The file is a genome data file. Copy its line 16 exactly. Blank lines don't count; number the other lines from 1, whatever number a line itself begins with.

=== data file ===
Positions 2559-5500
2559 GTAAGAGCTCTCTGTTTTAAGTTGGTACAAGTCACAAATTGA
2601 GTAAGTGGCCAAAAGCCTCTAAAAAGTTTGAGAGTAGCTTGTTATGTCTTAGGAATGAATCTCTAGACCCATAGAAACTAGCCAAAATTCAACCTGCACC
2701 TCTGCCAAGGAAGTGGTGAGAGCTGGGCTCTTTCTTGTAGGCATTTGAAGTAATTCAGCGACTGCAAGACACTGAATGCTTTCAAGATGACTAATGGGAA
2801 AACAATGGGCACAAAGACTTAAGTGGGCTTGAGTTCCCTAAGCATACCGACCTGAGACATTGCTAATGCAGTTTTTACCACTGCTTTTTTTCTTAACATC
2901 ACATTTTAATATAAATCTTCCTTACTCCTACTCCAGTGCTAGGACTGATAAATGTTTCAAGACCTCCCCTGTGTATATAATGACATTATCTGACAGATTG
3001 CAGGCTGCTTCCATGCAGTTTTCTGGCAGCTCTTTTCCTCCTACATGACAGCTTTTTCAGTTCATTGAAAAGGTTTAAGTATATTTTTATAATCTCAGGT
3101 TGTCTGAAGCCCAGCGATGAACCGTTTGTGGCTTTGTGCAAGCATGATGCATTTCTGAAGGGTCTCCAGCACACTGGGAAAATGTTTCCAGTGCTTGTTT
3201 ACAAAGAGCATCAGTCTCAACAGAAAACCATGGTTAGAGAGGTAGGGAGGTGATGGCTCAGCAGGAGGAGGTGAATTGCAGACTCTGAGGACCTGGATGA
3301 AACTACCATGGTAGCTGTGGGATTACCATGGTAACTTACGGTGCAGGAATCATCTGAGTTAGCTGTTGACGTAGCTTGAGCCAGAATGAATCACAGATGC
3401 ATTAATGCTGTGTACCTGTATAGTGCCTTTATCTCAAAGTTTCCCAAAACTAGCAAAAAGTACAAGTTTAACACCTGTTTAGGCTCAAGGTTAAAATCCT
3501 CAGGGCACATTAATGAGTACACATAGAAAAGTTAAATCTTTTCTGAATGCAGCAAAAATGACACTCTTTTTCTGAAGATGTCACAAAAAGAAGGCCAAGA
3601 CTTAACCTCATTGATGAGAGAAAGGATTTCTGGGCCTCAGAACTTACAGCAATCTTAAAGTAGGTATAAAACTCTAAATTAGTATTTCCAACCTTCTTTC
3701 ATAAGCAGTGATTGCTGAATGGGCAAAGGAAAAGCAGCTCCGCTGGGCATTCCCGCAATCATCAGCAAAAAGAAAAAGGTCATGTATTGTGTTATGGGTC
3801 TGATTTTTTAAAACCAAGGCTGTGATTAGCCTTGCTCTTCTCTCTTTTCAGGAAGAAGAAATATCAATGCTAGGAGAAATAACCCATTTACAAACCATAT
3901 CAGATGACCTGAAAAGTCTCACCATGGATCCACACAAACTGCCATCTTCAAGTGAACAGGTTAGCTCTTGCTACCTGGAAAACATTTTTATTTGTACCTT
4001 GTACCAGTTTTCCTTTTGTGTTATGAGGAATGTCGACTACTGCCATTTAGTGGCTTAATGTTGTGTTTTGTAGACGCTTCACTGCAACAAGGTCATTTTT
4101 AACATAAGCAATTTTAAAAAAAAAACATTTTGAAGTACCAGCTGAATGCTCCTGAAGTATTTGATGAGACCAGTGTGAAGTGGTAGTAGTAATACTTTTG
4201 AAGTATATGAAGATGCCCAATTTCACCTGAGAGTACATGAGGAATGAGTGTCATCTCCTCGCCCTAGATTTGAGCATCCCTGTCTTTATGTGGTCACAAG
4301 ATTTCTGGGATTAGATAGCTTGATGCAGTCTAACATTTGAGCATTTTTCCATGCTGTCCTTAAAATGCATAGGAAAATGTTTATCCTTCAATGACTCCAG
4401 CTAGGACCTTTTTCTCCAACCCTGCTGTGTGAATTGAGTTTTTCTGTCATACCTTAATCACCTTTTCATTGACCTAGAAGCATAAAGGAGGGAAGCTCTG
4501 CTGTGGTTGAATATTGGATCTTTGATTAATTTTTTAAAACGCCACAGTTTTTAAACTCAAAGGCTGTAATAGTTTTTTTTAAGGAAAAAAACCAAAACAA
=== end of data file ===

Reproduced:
3901 CAGATGACCTGAAAAGTCTCACCATGGATCCACACAAACTGCCATCTTCAAGTGAACAGGTTAGCTCTTGCTACCTGGAAAACATTTTTATTTGTACCTT